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Re: Mach emulation
Re: Mach emulation
Thu, 16 Nov 2000 03:26:19 +0100
> Some simple wrapper on top of L4 may be useful to help adapt to
> changes in L4, differences between L4-versions, etc. But it's a
> terrible way to get portability across microkernels; if you make a lot
> of L4-specific calls in random Hurd servers, it gets as tied to L4 as
> the current code is to Mach. Or even worse, as L4 is provides a
> lower-level of abstraction.
[please see below]
> For the libmom idea to make any sense to me, a minimal requirement is
> that it ought to be possible to implement it on top of *either* L4 and
> Mach, *without* having to write a L4 emulator on top of Mach or vice
> versa. Including L4-look-alike calls as essential parts in the libmom
> API blows that requirement into very small pieces... Perhaps we're
> talking about different things; the above is what "libmom" means to
> me, and I think that was also the intention with the previous attempt
> to do it. Perhaps the library you envision is more like a
> L4-on-top-of-anything? You're confusing me.
Sorry, I thought it was obvious. We've got a trade-off between efficiency
and abstraction from kernel services here. This makes the design and
specification of libmom so hard.
If you want the Hurd to be fast, you _need_ to reduce the code path between
the Hurd and the ukernel to a minimum. But that means having to access the
kernel right there where and when it is needed, and that is in the servers,
We need to know what kind of services are required from a ukernel in a
very general manner. This set of services should go in libmom and can
then be used everywhere inside the Hurd.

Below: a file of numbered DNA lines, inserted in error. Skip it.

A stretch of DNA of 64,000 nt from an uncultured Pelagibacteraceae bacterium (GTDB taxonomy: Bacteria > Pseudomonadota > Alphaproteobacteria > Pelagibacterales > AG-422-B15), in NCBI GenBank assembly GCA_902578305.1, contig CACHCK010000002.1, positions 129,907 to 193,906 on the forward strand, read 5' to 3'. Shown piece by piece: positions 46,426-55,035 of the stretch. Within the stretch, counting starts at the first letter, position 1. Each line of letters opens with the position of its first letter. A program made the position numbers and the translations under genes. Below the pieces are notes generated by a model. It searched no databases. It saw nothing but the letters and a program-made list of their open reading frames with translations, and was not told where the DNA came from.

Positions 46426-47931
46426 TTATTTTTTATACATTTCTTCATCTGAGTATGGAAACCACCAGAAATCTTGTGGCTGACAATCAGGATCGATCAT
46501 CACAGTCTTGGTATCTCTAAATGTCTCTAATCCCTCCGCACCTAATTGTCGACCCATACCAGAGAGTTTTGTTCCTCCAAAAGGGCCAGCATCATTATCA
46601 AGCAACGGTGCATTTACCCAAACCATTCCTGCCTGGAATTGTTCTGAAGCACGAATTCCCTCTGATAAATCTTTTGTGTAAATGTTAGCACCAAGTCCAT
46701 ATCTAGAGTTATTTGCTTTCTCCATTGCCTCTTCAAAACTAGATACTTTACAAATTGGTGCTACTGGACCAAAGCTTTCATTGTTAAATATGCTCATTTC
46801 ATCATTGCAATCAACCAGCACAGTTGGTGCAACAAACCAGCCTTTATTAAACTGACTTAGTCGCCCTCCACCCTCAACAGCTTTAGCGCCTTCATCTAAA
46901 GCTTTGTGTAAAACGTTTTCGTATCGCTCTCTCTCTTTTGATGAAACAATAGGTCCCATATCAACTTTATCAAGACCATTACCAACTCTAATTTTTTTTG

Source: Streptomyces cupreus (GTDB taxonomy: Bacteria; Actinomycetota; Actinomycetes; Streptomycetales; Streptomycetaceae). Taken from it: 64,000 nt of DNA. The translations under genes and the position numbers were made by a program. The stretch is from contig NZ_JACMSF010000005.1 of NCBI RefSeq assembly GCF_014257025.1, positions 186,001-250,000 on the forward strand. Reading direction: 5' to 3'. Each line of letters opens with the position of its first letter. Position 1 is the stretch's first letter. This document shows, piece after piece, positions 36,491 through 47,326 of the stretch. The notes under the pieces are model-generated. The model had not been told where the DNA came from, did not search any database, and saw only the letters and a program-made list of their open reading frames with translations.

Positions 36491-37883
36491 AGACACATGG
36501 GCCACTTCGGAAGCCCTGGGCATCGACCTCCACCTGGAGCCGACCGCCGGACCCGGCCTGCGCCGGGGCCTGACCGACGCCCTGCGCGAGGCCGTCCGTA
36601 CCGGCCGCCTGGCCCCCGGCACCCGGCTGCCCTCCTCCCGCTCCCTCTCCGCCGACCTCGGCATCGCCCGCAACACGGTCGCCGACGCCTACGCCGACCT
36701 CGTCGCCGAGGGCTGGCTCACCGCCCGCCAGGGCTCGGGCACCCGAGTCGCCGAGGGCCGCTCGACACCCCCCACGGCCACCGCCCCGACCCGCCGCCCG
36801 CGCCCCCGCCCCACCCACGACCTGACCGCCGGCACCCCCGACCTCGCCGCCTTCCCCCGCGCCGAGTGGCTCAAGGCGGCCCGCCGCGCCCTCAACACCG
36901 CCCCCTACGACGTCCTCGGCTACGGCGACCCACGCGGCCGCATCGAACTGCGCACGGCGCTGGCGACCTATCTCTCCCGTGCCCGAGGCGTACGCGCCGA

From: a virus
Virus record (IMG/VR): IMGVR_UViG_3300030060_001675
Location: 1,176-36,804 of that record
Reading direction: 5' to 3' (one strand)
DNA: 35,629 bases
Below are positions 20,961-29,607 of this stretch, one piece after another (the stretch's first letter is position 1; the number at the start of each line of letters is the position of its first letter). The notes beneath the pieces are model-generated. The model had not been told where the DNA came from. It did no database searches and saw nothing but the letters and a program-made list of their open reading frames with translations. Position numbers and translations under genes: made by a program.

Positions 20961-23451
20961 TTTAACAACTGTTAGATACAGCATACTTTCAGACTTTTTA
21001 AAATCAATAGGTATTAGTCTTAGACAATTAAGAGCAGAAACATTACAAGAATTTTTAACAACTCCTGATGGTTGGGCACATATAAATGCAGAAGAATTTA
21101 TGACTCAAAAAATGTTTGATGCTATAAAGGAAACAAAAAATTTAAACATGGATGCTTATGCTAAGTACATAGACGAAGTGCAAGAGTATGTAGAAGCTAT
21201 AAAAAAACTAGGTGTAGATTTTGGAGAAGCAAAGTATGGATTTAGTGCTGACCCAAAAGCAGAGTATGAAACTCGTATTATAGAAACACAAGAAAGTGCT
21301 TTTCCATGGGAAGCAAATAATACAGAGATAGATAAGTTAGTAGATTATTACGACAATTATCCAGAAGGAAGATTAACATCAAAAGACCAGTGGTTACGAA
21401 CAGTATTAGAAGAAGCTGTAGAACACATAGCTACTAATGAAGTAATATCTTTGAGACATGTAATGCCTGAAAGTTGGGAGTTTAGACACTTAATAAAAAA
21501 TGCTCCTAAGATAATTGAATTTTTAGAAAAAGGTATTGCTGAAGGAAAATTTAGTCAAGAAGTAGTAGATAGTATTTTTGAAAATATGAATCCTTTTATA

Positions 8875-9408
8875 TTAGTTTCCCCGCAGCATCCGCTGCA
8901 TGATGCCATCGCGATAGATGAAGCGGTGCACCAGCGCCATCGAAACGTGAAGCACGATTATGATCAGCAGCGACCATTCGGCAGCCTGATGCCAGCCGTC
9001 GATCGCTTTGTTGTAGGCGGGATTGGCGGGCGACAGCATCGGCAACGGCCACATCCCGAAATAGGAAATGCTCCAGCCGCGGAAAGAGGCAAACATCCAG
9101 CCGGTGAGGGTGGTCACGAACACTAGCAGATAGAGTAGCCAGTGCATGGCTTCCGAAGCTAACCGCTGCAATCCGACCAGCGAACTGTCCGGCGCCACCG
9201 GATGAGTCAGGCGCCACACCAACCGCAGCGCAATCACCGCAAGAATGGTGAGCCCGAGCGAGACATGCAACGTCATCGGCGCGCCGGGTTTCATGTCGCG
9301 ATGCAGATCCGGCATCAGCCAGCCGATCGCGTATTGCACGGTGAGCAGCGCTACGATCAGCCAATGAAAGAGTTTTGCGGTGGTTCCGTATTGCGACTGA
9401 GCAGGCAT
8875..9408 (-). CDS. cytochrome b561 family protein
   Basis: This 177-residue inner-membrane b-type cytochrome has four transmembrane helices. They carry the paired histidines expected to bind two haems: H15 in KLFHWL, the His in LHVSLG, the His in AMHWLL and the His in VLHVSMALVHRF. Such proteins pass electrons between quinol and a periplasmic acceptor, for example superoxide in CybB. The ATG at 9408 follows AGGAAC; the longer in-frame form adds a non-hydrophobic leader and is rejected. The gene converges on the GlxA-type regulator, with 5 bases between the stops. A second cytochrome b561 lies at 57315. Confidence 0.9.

What we're trying to do right now is to _identify_ the abstractions and
services that are provided by every ukernel, preferably natively. L4 is
one of such kernels that provides a (if not minimal, so at least) small
set of abstractions/services which could map 1:1 (mostly) to libmom and
making the implementation of libmom-l4 easy as well as efficient.
Most other kernels, like Mach, also provide similar abstractions _and_
services, but are more than likely more "featureful" than L4. In this
case, libmom-mach would implement the basic functions in a rather
straightforward manner, just by using the more "powerful" syscalls
(and abstractions?) of Mach. This isolation applies also to guest-os(es)
etc... My point is that a slim libmom with a minimal set of features
would be very efficient on L4, and still easy to port to Mach, guest-os(es)
and probably other ukernels, remaining very efficient there too.
Some abstractions and functions in certain ukernels are more powerful
than those in L4, so the question arises wether we loose efficiency
by building the Hurd on top of a simplistic libmom, rather than using
those powerful abstractions right away. This is up to a certain limit
certainly true, but not entierely.
Most ukernels I know (I'm not an expert here, so I can be dead wrong)
provide notions of tasks, threads, ipc, VM and hardward-access in a
rather basic way. Other more powerful features are probably often
implemented (or at least defined) in terms of the more primitive
abstractions. If you use the primitive functions directly, you're
more likely to get a fast response from the ukernel. The more powerful
functions would almost always require more CPU cycles to complete,
so they should be avoided, if their only use is to request a primitive
function. Sure, if the more complex operation is often required per
design, it should be used instead of the simple operation, because